In 2005, Torkel Hafting and Marianne Fyhn permanently changed the neuroscience of spatial navigation by discovering the grid cell. In their seminal Nature paper, the Moser lab reported that certain cells in the rat medial entorhinal cortex (MEC) fire action potentials only when the animal occupies certain locations in space. When you map at these locations from above, they look suspiciously like a 2-D triangular grid which appears to tile any sized area. The grid persists when the rat is placed into a new environment, and even when it is kept in the dark. It is an internal, metric representation of space. To me at least, this is stunning.
The image below is a beautiful example recording. On the left, the black trace is the path of the rat over a few minutes roaming inside a 1m by 1m box, and the red dots are where the cell fired. The right image is a colour-coded map of the firing rate of the same cell. Note the triangular grid pattern. I know it’s not perfect, but in biology this is about as orderly as things get.
(I stole this image from the excellent Scholarpedia article on grid cells by Mr and Mrs Moser. I highly recommend it, along with their recent Annual Review of Neuroscience paper, for great overviews and more references.)
Along with simply reporting their discovery, the Moser group went on to describe the properties of these grids in some detail. They found that, in general, neighbouring grid cells don’t have overlapping firing fields. Although the grids of nearby neurons do usually have the same spacing and rotation, their firing patterns are typically shifted with respect to each other, in a seemingly random way. This means that if you were to collect the output from enough neighboring grid cells, then at any given moment in time and no matter where the rat is in space, some, but not all of these cells will be firing. You (or a downstream neural circuit) could potentially use this information to track the rat’s relative position within this ‘cognitive map’.
Although the repeating grid pattern might be considered aesthetically pleasing, one problem with this type of coding scheme is that it provides only ambiguous information about the rat’s position. Each neuron fires at a (presumably) infinite number of locations in space, so how could this code ever be used to represent a unique position? One clue to a possible solution lay in the topographic relationship the Mosers uncovered between the spacing of a given cell’s grid pattern and its physical location in the MEC. More dorsal cells (toward the top of the head) were found to have progressively smaller grid spacing than more ventral cells (away from the top of the head). When grid spacing is plotted against dorso-ventral location it looks roughly proportional. See the below figure for some examples (taken from McNaughton et al, 2006). The more dorsal cells (toward the upper part of the image) have smaller grid spacing.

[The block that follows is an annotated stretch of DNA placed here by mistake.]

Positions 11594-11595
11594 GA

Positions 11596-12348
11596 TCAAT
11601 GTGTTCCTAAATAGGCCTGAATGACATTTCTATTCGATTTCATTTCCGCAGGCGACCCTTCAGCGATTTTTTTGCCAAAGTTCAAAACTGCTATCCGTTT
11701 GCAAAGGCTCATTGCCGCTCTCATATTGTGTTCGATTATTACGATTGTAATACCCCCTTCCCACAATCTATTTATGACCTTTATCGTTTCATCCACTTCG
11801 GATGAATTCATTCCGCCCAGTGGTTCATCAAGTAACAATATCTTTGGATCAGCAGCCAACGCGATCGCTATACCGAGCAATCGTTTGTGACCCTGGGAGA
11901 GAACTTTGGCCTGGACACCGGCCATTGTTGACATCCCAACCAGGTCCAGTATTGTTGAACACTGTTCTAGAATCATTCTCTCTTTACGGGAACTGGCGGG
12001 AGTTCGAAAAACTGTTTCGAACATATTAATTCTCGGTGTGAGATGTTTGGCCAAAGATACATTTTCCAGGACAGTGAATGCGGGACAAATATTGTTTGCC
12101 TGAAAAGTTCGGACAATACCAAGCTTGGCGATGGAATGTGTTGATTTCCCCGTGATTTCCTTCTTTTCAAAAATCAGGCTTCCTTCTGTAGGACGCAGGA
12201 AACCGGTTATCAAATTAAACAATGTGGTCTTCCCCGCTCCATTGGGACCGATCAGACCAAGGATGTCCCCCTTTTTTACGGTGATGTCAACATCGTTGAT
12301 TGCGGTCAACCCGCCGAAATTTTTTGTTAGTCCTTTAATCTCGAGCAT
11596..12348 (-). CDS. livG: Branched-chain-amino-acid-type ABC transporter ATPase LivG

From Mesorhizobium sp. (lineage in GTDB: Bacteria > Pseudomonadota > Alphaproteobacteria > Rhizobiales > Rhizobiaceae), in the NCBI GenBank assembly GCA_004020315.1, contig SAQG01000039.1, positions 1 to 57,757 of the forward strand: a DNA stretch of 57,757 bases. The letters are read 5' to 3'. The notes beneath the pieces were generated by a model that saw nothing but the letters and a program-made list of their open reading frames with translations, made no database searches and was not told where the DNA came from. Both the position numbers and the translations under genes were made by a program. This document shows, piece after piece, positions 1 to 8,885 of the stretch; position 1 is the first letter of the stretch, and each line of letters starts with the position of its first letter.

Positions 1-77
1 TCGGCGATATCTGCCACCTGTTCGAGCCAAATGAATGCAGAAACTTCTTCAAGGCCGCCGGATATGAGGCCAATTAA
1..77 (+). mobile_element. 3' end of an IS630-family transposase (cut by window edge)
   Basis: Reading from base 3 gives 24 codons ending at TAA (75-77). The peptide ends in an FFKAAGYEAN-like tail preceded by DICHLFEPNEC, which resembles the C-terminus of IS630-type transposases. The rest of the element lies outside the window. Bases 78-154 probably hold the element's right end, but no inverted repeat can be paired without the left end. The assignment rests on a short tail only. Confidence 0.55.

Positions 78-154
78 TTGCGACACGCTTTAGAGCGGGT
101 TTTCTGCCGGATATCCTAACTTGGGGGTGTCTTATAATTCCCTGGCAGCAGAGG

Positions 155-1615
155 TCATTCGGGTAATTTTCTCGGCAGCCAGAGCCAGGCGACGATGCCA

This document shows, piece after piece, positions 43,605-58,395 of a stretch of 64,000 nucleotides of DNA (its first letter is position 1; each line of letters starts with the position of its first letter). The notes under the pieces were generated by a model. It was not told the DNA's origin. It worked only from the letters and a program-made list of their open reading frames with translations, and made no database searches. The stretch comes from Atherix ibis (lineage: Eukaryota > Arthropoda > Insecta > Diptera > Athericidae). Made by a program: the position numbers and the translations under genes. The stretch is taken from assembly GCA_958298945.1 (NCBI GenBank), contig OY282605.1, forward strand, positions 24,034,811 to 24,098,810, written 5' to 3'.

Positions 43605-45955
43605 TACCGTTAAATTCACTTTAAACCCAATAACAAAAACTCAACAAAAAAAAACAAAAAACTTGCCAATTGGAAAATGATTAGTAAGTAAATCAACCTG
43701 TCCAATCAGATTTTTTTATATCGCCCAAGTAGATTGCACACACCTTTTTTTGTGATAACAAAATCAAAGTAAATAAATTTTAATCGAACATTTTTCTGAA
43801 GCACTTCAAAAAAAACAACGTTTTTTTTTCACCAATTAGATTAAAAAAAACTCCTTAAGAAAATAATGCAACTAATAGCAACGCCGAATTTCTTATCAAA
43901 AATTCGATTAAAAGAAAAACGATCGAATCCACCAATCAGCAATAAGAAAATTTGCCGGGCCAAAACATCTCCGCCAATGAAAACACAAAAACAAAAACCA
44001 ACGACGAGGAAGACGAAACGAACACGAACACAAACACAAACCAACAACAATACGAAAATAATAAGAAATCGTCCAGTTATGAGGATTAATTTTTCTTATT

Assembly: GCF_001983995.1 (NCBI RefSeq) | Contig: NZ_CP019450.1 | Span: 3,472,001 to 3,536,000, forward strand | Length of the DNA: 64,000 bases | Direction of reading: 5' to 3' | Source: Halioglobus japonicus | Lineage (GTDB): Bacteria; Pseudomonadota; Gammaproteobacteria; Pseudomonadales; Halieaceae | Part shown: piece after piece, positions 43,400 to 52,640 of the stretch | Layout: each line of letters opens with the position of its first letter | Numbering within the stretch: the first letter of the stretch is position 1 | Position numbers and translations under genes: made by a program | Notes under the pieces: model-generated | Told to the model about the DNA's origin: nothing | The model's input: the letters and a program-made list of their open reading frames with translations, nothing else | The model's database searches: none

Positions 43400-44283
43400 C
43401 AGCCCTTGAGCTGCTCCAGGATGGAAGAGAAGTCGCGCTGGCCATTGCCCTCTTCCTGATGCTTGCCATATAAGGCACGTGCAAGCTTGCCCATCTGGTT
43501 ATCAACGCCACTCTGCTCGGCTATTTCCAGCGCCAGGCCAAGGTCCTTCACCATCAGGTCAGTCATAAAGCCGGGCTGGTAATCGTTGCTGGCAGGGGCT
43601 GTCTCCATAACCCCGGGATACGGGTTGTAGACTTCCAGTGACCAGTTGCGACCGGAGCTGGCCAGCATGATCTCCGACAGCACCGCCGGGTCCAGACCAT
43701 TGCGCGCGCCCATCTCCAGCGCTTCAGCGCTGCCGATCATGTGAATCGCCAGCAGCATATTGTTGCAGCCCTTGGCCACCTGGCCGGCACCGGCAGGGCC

Hafting et al suggested that a unique location could be represented by “integrating over grids with different spacing and orientation”. If you look at the above image you can see that there are very few locations in space where all three cells would be simultaneously firing. If you now imagine looking at the firing fields of 50 or 100 or 500 of these cells there might be only one or two locations in a very big area where all the cells would be firing together. In this way a population of grid cells could code for a single specific location, even though their individual activity is ambiguous. The Mosers and other groups have since elaborated on this idea to suggest that the place cells found in the hippocampus are formed by summing the output from many grid cells (see Solstad et al, 2006).
So why this unusual coding scheme? Why has evolution favoured this surprising triangular grid representation? No-one really knows for sure.
- Microstructure of a spatial map in the entorhinal cortex.
Torkel Hafting, Marianne Fyhn, Sturla Molden, May-Britt Moser, Edvard I Moser.
Nature (2005) 436 (7052), 801-6
- Grid Cells.
Edvard Moser, May-Britt Moser.
Scholarpedia (2007), 2(7):3394
- Place Cells, Grid Cells, and the Brain’s Spatial Representation System.
E Moser, E Kropff, M Moser.
Annu Rev Neurosci (2008) 31, 69-89
- Path integration and the neural basis of the ‘cognitive map’.
Bruce L McNaughton, Francesco P Battaglia, Ole Jensen, Edvard I Moser, May-Britt Moser.
Nat Rev Neurosci (2006) 7 (8), 663-78
- From grid cells to place cells: a mathematical model.
Trygve Solstad, Edvard I Moser, Gaute T Einevoll.
Hippocampus (2006) 16 (12), 1026-31